It also authorizes incentive spectrum auctions, a top priority of the Federal Communications Commission, that would repurpose TV airwaves to wireless companies. That policy is strongly backed by tech and cell service companies.
During the markup, detractors focused on what they see as the unnecessarily high costs of building the network through the approach in the bill, which gives away spectrum to public safety agencies rather than auctioning it to commercial providers, who could then share their networks with emergency groups. Those who voted against the bill described it as a squandered opportunity to reduce the deficit through auction revenue.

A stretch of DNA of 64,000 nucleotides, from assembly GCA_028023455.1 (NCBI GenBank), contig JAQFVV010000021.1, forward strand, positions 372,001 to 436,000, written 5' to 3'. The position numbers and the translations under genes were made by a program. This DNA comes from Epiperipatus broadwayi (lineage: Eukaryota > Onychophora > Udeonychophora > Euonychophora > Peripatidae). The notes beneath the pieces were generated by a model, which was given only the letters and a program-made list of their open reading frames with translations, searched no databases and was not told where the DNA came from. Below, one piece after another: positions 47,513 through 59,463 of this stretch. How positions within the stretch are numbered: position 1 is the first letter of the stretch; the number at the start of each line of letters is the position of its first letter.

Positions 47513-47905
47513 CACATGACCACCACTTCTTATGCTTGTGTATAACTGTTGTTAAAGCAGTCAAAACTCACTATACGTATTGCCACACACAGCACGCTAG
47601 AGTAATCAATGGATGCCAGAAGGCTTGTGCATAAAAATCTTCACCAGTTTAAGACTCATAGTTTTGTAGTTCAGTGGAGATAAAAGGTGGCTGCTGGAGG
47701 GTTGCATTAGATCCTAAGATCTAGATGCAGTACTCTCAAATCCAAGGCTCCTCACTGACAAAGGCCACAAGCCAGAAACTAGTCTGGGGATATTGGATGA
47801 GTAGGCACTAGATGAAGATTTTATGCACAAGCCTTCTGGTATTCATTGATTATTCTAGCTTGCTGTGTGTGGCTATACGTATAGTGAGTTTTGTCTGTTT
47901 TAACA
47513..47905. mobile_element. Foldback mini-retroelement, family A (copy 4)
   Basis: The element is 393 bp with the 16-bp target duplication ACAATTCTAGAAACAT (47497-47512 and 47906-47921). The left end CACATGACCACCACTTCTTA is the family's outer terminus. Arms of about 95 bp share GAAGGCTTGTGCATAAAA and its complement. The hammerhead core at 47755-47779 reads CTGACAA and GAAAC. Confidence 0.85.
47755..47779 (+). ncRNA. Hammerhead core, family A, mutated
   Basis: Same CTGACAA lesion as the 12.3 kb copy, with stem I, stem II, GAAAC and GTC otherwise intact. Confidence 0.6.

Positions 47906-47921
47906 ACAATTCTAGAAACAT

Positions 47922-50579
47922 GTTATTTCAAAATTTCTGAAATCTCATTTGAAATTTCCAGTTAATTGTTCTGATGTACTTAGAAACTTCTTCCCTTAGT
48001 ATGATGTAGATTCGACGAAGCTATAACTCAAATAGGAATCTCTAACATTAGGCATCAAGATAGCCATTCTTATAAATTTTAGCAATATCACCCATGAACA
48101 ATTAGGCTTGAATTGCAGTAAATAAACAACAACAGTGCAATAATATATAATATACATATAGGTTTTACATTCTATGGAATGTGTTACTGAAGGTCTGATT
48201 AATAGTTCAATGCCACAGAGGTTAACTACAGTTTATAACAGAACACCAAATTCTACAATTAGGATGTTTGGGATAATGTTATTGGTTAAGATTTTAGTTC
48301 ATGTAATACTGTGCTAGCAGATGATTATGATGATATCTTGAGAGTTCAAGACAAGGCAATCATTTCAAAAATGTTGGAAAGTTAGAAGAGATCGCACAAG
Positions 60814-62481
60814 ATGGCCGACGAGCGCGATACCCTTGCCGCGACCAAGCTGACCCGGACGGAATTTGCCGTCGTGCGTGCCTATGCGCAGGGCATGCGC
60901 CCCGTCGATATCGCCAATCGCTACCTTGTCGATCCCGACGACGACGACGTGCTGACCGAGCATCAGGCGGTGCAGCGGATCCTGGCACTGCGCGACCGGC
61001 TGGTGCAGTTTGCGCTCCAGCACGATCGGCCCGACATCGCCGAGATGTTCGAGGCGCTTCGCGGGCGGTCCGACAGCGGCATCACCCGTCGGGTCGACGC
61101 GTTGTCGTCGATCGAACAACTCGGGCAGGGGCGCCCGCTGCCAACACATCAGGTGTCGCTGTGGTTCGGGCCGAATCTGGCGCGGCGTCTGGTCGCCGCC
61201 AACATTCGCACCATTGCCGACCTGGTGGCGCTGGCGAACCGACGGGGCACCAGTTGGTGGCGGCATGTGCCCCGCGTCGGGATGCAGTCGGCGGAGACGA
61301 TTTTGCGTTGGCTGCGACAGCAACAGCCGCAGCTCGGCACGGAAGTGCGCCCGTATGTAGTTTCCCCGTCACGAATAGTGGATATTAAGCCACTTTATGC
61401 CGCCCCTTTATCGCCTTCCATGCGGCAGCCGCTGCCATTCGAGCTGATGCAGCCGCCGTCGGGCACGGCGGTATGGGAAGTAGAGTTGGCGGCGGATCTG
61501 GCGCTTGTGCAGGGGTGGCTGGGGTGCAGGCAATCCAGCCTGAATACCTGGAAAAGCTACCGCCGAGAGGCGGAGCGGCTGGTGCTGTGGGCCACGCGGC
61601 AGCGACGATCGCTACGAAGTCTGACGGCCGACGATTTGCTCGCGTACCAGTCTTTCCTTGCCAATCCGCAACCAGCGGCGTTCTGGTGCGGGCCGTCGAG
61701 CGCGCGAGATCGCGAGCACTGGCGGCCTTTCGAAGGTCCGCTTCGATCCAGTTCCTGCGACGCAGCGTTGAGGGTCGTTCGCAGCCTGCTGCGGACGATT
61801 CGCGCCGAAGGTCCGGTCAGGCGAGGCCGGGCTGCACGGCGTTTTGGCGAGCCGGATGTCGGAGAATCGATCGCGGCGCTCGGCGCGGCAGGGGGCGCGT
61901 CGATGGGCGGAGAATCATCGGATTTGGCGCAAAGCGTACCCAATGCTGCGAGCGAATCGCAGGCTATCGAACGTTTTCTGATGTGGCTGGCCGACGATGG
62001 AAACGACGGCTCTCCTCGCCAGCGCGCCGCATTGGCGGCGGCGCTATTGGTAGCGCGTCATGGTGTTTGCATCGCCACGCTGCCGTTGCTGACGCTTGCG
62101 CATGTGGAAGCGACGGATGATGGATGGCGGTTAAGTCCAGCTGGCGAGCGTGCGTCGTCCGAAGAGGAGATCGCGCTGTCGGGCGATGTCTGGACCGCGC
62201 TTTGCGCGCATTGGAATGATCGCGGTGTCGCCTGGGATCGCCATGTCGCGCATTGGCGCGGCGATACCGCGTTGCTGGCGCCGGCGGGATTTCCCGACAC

Proponents said the bill ensures that first responders can talk to each other in times of emergency, such as the Sept. 11, 2001, terrorist attacks. They framed it as an important way of preventing failures of communication during such attacks and argued that an auction of a key swath of spectrum would not grant first responders enough capacity to ensure their safety.
Opposition from House Energy and Commerce members in both parties could mean the bill faces an uphill path to final passage. Nevertheless, Republicans on the House Homeland Security Committee strongly support the central proposal in the bill.
Updated at 2:04 p.m.